At Google IO, Android and Chrome OS will take center stage.
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Slideshow: Google Chrome OS Promises Computing Without Pain
Google will be holding its annual developer conference, Google IO, on Tuesday and Wednesday in San Francisco, Calif., this week and is expected to discuss the state of its two operating systems, Android and Chrome OS, and the status of its partnerships with companies creating Chrome OS hardware.
Android, Google's open source operating system for mobile devices, is already well on its way to ubiquity. Research firm Gartner predicted last month that Android will account for 38% of smartphone sales worldwide by the end of 2011, making Android phones about twice as popular as iOS or Symbian devices among new device buyers. When the metric involves the installed user-base, iOS devices--which includes iPhones, iPods, and iPads--lead Android devices 38 million to 24 million, according to comScore.
Google is likely to provide details about its widely anticipated music service for Android, the status of Android 3.0 ("Honeycomb"), a version of its operating system tuned for tablets, and a preview of the next version of Android ("Ice Cream"), an update expected to unify phone, tablet, and Google TV SDKs.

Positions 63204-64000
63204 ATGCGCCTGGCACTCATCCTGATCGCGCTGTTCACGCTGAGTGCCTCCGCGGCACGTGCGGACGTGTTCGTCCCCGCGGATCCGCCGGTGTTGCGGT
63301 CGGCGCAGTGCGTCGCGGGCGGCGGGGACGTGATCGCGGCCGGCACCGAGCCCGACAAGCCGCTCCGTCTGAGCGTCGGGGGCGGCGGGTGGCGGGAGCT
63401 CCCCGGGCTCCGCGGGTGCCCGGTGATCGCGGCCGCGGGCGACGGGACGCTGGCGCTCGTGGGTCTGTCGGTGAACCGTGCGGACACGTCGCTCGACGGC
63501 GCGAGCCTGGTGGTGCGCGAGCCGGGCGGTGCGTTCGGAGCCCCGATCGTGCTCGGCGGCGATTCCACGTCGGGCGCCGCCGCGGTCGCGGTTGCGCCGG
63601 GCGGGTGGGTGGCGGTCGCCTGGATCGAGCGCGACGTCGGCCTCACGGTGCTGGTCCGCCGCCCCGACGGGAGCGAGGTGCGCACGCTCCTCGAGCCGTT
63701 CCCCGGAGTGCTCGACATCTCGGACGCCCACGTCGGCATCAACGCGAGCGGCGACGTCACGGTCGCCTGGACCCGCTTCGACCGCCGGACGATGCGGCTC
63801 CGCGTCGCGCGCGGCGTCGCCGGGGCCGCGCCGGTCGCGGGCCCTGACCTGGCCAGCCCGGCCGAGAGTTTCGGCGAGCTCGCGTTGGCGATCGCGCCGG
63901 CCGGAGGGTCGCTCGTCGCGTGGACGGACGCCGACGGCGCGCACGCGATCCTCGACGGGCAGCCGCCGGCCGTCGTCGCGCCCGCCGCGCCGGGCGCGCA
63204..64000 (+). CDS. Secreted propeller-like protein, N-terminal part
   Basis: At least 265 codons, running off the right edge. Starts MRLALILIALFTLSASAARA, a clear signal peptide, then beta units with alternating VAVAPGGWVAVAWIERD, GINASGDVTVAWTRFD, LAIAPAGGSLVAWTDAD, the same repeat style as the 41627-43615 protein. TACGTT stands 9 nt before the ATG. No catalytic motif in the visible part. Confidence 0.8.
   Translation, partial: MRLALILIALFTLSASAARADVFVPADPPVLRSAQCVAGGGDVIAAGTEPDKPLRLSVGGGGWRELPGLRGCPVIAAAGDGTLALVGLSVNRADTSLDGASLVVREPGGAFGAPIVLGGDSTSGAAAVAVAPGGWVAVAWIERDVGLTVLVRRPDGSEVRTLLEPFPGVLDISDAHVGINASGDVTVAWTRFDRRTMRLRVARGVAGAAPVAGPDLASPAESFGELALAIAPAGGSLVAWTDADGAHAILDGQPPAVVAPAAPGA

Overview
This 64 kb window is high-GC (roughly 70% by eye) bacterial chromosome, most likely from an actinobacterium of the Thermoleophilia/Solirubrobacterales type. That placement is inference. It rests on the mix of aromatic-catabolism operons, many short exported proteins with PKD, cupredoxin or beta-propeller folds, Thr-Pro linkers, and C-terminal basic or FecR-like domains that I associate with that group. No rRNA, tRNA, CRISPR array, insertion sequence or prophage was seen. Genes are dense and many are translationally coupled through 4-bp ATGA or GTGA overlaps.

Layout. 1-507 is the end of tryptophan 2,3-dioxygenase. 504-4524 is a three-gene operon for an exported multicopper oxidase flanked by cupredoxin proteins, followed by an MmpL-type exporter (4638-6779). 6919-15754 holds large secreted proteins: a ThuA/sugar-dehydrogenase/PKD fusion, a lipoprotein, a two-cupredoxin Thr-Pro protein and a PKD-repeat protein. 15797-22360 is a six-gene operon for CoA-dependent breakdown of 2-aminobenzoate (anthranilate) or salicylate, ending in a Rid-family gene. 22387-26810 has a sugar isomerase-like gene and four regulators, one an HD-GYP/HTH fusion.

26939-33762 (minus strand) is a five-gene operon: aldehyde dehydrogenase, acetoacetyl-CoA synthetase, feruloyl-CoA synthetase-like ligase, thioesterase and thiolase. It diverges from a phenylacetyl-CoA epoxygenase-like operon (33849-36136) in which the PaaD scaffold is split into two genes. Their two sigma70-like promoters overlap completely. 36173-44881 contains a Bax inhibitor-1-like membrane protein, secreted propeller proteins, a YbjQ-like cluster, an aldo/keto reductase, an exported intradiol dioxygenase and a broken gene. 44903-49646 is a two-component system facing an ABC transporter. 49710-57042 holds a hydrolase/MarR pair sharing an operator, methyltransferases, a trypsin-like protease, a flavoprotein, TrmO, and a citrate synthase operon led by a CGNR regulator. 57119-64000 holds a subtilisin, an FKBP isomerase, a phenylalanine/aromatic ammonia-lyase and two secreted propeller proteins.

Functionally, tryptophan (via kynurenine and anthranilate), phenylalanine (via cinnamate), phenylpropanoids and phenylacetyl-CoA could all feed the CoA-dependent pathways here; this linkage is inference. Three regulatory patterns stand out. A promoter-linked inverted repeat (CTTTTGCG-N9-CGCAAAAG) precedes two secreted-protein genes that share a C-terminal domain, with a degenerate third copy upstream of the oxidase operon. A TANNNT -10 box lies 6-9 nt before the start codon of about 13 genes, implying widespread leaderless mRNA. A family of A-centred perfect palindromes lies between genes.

The challenge for Google's other operating system, Chrome OS, is to emerge from Android's shadow.
Chrome OS is a new open source operating system for Web-oriented computing. It probably has no more than 90,000 users worldwide at the moment, if you count the 60,000 developers who received free Chrome hardware, 24,400 Google employees, and a few thousand people committed enough to the project to install their own builds of Chromium OS, the open source project from which Chrome OS springs.
Chrome OS is not intended as a replacement for general-purpose computers running Linux, Mac OS, or Windows, the major desktop operating systems. Nor is it really an alternative to Android. Google executive Eric Schmidt, when he was CEO, said that Android is an operating system for mobile touch-based devices while Chrome OS is an operating system for devices with keyboards.
However, Chrome OS now has a virtual keyboard and other touch-based elements in its code, which raises questions about whether Chrome and Android will be unified at some point or whether they will co-exist in friendly competition.
Chrome OS is not a tool for heavy-duty content creation. If you want to run After Effects, AutoCAD, Final Cut Pro, Maya, Photoshop, or any number of other industrial-strength, professionally-oriented applications, you need a powerful personal computer with a modern desktop operating system. Chrome OS offers only a subset of the desktop computer experience, a Web browser.
Chrome OS is nothing but the Web; it runs Web apps. That's it.
That's not a bug; it's a feature: Google has done away with the complicated aspects of computing--managing files, applications, drivers, permissions, updates, and the like--in order to provide a better user experience. If you've used Google's Chrome browser, you already have a pretty good idea of what to expect.